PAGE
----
What follows on this page are (and will be) writings by various friends and family members on their memories, recollections and impressions of life with Steve. What he meant to us, how his presence affected us, stories from our day to day with him – everything.
The first pieces of writing you will see are actually presentations made at Steve’s memorial service last March 24, 12 days after his death. They will be uploaded periodically. After those will come more recent writings.
Currently on this page (please scroll down for the following pieces):
- Steve ………………….by one of Steve’s neices
- Steve Kelly – The 5th Member of our Family …………by Maureen Adams
- Steve Kelly – Requiem ……………………………………..by Bill Armstrong
Throughout the following piece for her uncle Steve, one of my daughters has used many lines and phrases from several of Steve’s songs in order to convey her message.
Steve by one of Steve’s neices
Steve, the word “Uncle” doesn’t nearly describe what you were to me. You were my strong and sturdy second father, my wild and witty big brother, my gentle and ever-present friend. You were an old soul with the most youthful of spirits.
I see Steve, rising and dipping in the lake, soaked in sunlight. Steve, when I’m hung up all alone, I promise to feel the sun and think of you.
I hear him crack a joke, quick, slick, and brilliant. I hear my dad’s resounding laughter. Steve, I promise to let my frown unravel at the people along the way, I promise to kick that ball wound up with hate, and to laugh a little more for you.
I hear his rugged singing voice, deep and warm. Steve, I promise that when some echo is bouncing back to me, I’ll play it loud it for you.
I feel Steve in the vibrancy of every stroke of his brush and the vibrations of every strum of his strings. I feel him in the night sky that we gazed at 100 times over together. In all those moments that laid the foundation for my childhood and built my stepping stones into adulthood. Steve was there for all of it. Life without him feels impossible.
I think of Steve now and I feel unbearable pain. But I take great comfort in some of his wisest words. I remind myself that Steve had long ago given up the notion of some immortality. That he’s just continuing on his journey and he’s going where the sun shines bright all day.
Steve, although your soul sails away, I know your spirit hovers near the earth.
The 5th Member of Our Family by Maureen Adams
When our daughter’s, Brenna and Deirdre were in grade one, they brought home a project that was designed to describe their family. It was a picture of a house and their task was to make windows and put photographs of their family members in each one. We were a family of four but in the girls’ minds we were always a family of five. They put Dan and me in the windows on the main floor, the two of them in the windows on the second floor and Steve was perched in the window at the top of the house. Their picture was a true reflection of our relationship with Steve. He really was the 5th member of our family.
Steve is Dan’s brother, best friend, soulmate and musical partner. Steve meant the world to Dan and Dan meant everything to Steve. Deirdre, Brenna and I adored Steve. He was the person we most enjoyed spending time with – whether in conversation, joking around, or listening to his beautiful voice and music. Our family would have done anything for him and he for us. Steve lived with our family for a period of time when the girls were growing up. There were endless nights on the front porch and the back deck. When the girls were young, they lay in their sleeping bags, falling asleep to the rhythm of the conversations that Steve and Dan and I had over the years. And as they grew up, they joined in, spending many nights on our front porch with Steve laughing the evening away. When you were around Steve there was always laughter. He was so funny – his timing was exquisite, his impersonations hilarious, and it was always Dan who laughed the loudest. Steve also had the most gorgeous smile. It lit up his face and it was sexy and sensuous. You can see it in all the photographs of him around the room. Photographs with his family, friends, and with us.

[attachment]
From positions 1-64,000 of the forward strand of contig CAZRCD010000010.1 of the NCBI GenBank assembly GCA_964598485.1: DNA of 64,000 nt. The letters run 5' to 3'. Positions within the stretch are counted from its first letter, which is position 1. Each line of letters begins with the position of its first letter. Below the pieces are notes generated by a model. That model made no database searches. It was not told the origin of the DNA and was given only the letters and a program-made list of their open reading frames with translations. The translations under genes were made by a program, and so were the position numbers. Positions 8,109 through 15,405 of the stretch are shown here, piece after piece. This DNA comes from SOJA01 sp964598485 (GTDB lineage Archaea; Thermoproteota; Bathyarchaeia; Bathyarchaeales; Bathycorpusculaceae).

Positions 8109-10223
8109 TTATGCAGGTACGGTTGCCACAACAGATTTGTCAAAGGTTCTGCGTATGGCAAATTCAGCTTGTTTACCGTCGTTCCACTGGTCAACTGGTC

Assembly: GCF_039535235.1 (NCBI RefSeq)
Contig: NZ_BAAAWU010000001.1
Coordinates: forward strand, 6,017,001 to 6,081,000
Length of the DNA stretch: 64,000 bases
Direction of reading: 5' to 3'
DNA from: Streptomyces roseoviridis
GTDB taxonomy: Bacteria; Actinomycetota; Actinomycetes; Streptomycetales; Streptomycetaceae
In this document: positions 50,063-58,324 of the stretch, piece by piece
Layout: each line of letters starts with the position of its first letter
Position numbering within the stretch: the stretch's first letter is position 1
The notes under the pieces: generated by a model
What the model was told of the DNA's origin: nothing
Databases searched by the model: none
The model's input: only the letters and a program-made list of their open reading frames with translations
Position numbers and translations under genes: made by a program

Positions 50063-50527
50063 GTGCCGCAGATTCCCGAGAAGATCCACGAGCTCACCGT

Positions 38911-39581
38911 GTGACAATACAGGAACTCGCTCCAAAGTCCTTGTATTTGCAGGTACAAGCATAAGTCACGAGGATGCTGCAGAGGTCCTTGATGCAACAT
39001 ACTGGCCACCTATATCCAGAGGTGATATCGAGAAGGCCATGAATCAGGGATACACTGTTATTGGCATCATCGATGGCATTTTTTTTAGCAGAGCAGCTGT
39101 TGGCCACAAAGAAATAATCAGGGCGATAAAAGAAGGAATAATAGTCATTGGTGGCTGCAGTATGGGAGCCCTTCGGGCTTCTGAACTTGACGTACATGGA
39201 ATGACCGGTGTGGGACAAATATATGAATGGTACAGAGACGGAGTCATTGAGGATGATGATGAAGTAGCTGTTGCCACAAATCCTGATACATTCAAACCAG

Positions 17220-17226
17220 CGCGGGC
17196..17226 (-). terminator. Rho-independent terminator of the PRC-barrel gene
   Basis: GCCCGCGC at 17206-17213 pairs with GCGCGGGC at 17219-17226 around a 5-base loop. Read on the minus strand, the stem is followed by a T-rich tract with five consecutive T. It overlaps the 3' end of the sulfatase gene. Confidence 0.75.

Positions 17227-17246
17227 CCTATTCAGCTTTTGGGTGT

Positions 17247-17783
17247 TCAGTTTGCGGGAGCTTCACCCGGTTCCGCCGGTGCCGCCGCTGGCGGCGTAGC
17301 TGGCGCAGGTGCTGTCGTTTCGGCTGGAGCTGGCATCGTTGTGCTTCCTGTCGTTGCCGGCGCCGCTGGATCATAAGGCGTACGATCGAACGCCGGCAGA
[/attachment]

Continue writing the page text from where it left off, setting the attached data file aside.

Steve vacationed with our family almost every summer for over 15 years. Those vacations at Lake Huron or in the Kawartha’s were some of the best times of our lives. Steve loved the sun, the lake, paddling in a canoe at sunset, campfires and the beauty of the night sky. He was as attentive as any parent when Brenna and Deirdre and their friend Alexandra were in the water or near the fire. And if they tried to sneak out of the cottage at night to go down to the lake he was fiercely protective – scolding them and scooting them back inside. It was the only time he ever said a harsh word to the girls. During those cottage years, Steve played hundreds and hundreds of games of Charades and Taboo. Sometimes we laughed so hard at his antics that we were driven to tears. It was also during those summers that Steve took some exceptional photographs of sunsets and the shoreline of the lake. They became the inspiration for some of his paintings that are displayed here tonight.
And Steve really loved everything about the night sky- the constellations, solar eclipses, full moons, meteorites, falling stars, and especially the northern lights. We often were on vacation when there were periods of activity in the sky and we had wonderous discussions about the magic, majesty, and mystery of the universe. For this reason, we have decided to make a donation to an Astronomy Research Institute and we will have the opportunity to name a star after Steve.